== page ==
7 percent Pentagon solution

Jerome Wiesner & Kosta Tsipis

March 05, 1993|By Jerome Wiesner & Kosta Tsipis

A NEW Massachusetts Institute of Technology study shows that President Clinton can save hundreds of billions of dollars by reducing the Pentagon budget -- without sacrificing the strength of our military forces.

Helped by a colleague, Philip Morrison, we have found how to save $681 billion (incurrent dollars) through the year 2000 -- $32 billion in 1993 alone.

That is $21 billion more than the cuts suggested by Defense Secretary Les Aspin. The $21 billion is the equivalent of 40 million families each paying $525 less in taxes next year.

Since money spent on the defense industry can employ twice as many people in civilian jobs, the cuts we propose would not create net unemployment so long as half the amount saved was spent on civilian projects.

Sixty percent of our military expenses during the Cold War went to defend the United States and its allies against the Soviet threat.

This threat evaporated by 1992; yet the Pentagon plans to spend only 17 percent less in 1997 than it spent in 1992.

The chairman of the Joint Chiefs of Staff, Gen. Colin L. Powell, invoking the need for "strategic depth," insists America can cut only 2 percent to 4 percent of military costs a year through 1998 in order to "retain certain capabilities to protect our interests around the world."

This vague pronouncement does not justify the size of the military the Pentagon wants.

We recommend cutting the budget about 7 percent a year -- the same rate it was reduced for a few years after the Korean and Vietnam Wars.

BDuring the Cuban missile crisis, America had five aircraft carrier task forces. Now we have 14, each costing $3 billion a year to operate. We need no more than five; two can be decommissioned this year, at a $6 billion net savings at once.

The Army maintains 12 active divisions, the Marines two. In Operation Desert Storm, not quite eight were used. Now that Europe is not threatened, in this fiscal year we can The net savings would be $32 billion in 1993. By the year 2000, the budget can be reduced to $164 billion a year.

retire one division in Europe and one in America, saving $6 billion.

The Air Force has 95 strategic B-1 bombers and 175 B-52s and is procuring 20 additional B-2s at more than $1 billion each. None of these planes is needed for nuclear deterrence.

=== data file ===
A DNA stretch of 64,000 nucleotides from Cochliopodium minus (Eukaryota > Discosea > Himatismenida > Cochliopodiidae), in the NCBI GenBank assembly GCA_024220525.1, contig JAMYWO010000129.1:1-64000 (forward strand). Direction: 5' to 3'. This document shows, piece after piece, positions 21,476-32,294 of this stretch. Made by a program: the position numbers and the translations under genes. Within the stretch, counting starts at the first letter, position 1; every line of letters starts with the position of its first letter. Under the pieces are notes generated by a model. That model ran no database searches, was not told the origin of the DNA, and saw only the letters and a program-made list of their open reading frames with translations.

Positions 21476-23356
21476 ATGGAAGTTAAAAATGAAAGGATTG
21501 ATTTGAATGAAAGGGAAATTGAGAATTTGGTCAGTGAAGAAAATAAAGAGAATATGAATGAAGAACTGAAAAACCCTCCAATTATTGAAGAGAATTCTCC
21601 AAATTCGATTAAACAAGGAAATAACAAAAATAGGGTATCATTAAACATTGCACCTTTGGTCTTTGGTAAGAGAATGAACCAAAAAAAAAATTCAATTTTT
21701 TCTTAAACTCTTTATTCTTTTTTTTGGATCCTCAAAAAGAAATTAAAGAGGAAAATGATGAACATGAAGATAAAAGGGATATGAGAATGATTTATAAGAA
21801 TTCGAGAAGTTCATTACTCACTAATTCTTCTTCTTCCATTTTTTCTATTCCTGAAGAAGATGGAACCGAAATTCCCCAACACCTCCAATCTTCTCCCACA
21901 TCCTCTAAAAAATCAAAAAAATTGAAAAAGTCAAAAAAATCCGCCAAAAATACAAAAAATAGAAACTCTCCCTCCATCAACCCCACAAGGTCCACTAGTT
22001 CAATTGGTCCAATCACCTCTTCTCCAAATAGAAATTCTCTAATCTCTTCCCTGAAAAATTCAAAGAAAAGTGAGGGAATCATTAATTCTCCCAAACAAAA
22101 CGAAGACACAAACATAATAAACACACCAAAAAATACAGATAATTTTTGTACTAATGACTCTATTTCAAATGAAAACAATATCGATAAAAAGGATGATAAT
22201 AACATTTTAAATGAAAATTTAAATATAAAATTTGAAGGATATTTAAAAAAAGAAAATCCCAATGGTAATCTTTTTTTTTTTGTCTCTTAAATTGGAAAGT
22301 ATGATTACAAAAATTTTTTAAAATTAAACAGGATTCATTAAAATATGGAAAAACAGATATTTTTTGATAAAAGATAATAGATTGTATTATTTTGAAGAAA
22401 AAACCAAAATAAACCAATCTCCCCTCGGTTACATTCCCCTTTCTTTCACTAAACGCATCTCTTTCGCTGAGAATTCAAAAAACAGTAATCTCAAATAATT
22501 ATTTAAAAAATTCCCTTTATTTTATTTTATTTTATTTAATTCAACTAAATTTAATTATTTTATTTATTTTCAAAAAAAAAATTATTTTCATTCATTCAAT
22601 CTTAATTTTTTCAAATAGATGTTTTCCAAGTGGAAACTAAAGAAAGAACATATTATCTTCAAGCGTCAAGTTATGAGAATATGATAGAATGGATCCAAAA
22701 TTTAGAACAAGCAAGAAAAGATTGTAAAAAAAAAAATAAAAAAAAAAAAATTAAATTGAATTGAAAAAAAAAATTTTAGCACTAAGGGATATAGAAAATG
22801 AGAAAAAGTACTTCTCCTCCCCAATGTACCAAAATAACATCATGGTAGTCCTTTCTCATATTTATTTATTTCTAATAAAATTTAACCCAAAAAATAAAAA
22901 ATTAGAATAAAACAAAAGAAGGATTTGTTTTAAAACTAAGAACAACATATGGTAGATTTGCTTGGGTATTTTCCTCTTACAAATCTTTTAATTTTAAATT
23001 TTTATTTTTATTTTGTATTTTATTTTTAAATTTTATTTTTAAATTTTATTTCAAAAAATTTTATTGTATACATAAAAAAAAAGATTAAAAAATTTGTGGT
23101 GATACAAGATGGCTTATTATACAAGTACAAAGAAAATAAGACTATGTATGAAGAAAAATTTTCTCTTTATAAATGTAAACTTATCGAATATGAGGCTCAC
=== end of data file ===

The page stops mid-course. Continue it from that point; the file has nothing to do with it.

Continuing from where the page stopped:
We should mothball the 81 older B-52s and half the B-1s this

year, saving $5 billion. We should stop procuring the not-so-stealthy B-2 bomber and the C-17, the flawed new transport plane. We don't need these aircraft because others can perform their functions. Total net savings: $7.3 billion.

Stop procuring the one new Sea Wolf submarine and the four new DDG-51 destroyers, saving $4 billion. This year, buy half the planned 20 F-18 fighters and 30 Trident-2 missiles for the Navy, saving $1.5 billion.

Cancel the contract for 60 redundant Army Blackhawk helicopters, and reduce by 10 percent the Army's purchase of ammunition and electronics, saving $1 billion. Curtail the unworkable Strategic Defense Initiative and save $2 billion.

Overall savings from these cutbacks would come to nearly $40 billion, but $8 billion would have to be spent for terminating contracts and mothballing planes and ships.

The net savings would be $32 billion in 1993. By the year 2000, the budget can be reduced to $164 billion a year, for a total savings of $681 billion between now and then.

Last month, the Congressional Budget Office, in its publication "Reducing the Deficit: Spending and Revenue Options," identified 61 cuts in the defense budget totaling $308 billion for 1994 through 1998. We suggest $346 billion for that period.

Mr. Clinton can safely order cuts in defense spending, based not on nebulous strategic pronouncements but on a reasonable assessment, to use defense community jargon, of "how much is enough."

Jerome Wiesner, president emeritus of MIT, was science adviser to Presidents Dwight D. Eisenhower, John F. Kennedy and Lyndon B. Johnson. Kosta Tsipis directs MIT's program in science and technology for international security.

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